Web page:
Friday, January 17, 2014

BIG’s Blog: Why is Smokey Robinson Scared?

In their 2011 book, The Networked Nonprofit, the authors, Beth Kanter and Alison Fine, make the argument that for people in nonprofit organizations (think fundraisers) who are going to use online tools, technologies, and especially social media, they need to be using the aforementioned themselves. Or, as the authors say, speaking of social media, “it’s a contact sport.”

Are you lamenting that your donor base is getting smaller and older? Every month I run into charitable and religious organizations that either A) do not even have a Facebook page, or B) have a Facebook page, yet no one in leadership or even the senior Development person has ever used Facebook themselves.

And they wonder why their fundraising organization is making no headway in attracting “younger” people!?!?

When I discuss with them the reluctance of either themselves or their organization … I get all the rational explanations. But the truth is, they’re just scared. Scared that they won’t be able to figure it out, scared about something getting posted that shouldn’t be posted, or just scared that people will know what they don’t know.

I understand all those concerns, after all, I’m 60+ years old. But you have to use these new online tools yourself to really understand how they work and their value.

I saw an interview with Smokey Robinson, the R&B singer, a while ago. Smokey is 74 years old and he is still out there performing. In this interview, however, you could see he was scared of the new music world. It used to be that he could write, perform, and cut an album . . . and if it was successful, it would provide him with a nice income stream to augment his live performances. Today, though, the music business is moving to online streaming services like Pandora or Spotify. With these streaming services, people can get their music whenever and wherever they want it. Online streaming is killing terrestrial radio. In fact, streaming is the new radio. In addition, with services like Spotify, you can pick your list of songs, so it’s radio + ownership. No wonder CD sales and even Apple’s iTunes Music Store sales are down. Why would you purchase what you can get on your portable listening device for a flat monthly fee? Music streaming services are the music delivery model in the same way that Netflix is the movie delivery model … a low monthly charge or even free for unlimited service.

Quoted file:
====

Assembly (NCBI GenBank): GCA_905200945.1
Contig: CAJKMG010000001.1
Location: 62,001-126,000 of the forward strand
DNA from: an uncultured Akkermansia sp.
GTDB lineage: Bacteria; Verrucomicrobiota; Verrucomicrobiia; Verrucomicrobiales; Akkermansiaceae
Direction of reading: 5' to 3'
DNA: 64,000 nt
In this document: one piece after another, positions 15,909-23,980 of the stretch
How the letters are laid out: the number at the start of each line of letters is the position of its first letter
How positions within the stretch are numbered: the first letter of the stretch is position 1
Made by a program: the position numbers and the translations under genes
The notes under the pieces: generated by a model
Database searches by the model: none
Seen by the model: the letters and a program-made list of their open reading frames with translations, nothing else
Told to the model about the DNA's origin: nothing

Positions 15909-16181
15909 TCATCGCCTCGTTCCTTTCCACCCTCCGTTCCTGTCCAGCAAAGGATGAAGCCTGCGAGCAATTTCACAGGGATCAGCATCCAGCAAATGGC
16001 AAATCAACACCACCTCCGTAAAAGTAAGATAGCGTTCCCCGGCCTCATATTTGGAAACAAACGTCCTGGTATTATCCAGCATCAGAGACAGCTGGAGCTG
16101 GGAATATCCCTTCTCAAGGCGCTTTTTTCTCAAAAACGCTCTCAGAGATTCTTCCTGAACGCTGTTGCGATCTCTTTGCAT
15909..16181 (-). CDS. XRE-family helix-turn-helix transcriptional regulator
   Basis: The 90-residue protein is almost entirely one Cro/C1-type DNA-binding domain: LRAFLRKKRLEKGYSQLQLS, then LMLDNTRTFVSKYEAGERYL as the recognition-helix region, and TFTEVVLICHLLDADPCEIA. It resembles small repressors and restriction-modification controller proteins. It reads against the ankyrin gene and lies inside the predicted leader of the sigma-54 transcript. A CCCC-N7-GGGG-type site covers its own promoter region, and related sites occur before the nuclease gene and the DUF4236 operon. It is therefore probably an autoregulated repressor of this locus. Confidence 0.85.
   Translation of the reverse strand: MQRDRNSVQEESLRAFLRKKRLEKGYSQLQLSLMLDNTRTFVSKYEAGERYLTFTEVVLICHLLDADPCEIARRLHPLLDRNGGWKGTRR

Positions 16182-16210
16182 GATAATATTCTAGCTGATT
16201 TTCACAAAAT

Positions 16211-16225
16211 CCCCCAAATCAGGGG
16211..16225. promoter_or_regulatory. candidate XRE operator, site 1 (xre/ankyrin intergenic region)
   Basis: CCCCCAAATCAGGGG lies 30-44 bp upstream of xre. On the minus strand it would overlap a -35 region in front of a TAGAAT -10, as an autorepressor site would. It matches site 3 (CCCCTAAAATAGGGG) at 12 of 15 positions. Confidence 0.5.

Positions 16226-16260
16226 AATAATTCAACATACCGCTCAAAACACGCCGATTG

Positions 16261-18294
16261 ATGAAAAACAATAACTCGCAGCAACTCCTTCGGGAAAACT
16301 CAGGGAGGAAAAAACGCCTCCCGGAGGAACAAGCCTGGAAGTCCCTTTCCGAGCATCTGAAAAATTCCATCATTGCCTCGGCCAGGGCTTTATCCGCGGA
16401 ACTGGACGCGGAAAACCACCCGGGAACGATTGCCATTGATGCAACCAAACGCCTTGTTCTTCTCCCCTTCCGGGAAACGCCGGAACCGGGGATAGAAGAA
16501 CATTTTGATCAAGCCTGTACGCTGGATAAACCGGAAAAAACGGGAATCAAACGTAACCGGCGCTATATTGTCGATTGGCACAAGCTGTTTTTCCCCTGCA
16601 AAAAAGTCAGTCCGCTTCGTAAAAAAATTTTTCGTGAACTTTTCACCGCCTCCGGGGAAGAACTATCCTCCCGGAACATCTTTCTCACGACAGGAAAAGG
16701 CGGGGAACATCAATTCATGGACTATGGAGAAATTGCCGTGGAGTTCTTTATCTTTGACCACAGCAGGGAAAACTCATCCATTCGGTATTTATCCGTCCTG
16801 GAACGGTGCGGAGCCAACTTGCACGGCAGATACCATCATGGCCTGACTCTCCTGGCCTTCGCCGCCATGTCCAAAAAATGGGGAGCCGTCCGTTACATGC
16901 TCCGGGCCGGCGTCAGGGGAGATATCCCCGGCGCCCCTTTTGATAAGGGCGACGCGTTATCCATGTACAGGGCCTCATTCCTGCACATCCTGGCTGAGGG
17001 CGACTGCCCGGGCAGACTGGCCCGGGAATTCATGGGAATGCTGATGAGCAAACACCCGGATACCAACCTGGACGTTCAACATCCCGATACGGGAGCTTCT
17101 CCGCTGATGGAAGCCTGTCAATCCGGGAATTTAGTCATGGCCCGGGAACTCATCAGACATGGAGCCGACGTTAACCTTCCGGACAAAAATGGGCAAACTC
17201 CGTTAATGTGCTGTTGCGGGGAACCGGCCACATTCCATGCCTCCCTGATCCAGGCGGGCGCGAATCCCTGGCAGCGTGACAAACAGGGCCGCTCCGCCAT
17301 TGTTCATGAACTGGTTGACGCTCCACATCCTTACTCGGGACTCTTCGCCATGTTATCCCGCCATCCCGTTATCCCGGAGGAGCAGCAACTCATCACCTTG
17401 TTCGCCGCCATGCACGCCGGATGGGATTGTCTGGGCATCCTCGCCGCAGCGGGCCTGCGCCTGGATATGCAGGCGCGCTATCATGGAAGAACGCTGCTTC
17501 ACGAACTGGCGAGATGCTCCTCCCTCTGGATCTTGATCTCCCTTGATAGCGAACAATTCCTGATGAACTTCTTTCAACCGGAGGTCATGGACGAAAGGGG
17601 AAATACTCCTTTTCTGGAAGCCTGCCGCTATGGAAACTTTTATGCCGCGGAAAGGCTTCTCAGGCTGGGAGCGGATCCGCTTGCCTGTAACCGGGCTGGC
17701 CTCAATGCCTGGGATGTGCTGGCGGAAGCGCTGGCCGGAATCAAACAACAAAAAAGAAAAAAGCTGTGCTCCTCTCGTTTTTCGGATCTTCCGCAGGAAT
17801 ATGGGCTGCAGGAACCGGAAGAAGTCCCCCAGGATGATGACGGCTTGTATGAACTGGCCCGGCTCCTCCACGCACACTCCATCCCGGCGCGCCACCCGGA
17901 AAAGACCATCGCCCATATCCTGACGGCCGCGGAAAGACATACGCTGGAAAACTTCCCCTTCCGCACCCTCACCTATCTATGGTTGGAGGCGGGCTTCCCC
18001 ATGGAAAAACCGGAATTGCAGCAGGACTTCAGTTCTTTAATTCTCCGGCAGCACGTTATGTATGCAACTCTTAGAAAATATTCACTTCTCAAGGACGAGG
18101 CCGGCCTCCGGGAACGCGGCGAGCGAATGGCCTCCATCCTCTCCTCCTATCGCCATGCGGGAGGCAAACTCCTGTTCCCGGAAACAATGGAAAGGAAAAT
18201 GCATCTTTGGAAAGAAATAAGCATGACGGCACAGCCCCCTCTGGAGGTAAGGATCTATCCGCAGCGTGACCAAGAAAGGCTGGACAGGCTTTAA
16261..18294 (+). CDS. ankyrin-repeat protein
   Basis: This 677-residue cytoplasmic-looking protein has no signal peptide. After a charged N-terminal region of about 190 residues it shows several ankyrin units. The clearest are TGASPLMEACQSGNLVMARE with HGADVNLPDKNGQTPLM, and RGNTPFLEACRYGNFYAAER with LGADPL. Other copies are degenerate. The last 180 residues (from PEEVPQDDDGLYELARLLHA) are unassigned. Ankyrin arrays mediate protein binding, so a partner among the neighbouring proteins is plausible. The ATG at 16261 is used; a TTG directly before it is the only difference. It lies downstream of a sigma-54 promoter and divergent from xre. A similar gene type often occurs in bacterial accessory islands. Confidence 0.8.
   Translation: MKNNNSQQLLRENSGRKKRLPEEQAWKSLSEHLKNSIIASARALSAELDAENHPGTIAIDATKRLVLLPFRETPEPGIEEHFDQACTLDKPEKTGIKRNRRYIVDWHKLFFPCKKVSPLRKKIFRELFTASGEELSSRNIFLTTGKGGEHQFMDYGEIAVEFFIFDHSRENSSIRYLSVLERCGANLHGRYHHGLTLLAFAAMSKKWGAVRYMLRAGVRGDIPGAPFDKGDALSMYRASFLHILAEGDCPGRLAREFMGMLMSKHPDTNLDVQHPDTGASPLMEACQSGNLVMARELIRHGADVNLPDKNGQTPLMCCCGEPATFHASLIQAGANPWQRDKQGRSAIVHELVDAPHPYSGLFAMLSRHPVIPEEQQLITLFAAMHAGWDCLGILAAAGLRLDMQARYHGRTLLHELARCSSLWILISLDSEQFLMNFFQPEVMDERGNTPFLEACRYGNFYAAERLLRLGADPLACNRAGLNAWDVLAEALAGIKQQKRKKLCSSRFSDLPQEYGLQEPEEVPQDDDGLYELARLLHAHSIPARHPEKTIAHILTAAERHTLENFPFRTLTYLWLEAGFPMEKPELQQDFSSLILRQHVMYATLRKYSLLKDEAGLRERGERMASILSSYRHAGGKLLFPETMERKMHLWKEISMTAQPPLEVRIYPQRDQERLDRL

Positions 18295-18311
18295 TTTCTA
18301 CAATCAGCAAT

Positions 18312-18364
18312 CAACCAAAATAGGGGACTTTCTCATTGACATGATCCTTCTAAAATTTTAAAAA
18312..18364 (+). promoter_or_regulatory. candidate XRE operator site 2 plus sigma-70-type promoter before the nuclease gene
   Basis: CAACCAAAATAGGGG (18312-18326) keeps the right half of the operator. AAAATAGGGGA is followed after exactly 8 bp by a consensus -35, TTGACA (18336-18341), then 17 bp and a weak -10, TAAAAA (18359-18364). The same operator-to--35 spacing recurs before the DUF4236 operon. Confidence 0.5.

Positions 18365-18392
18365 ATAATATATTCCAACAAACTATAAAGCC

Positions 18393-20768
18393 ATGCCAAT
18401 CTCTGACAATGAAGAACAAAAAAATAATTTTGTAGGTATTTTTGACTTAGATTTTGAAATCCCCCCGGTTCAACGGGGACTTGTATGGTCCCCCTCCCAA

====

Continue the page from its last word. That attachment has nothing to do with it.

In the interview, Smokey Robinson said he was scared about losing album and song revenue as the old album sales model that he has known all his life was essentially dying.

Is Smokey still scared? Does Smokey subscribe to Pandora or Spotify? I hope he does, because then he would understand that streaming is the future of the music business . . . and if you are a musician today putting out new music, or, in Smokey’s case, have a body of great music, people will listen. And, of course, Smokey will not only get a cut of the music stream income, but he will be building new audiences … worldwide.

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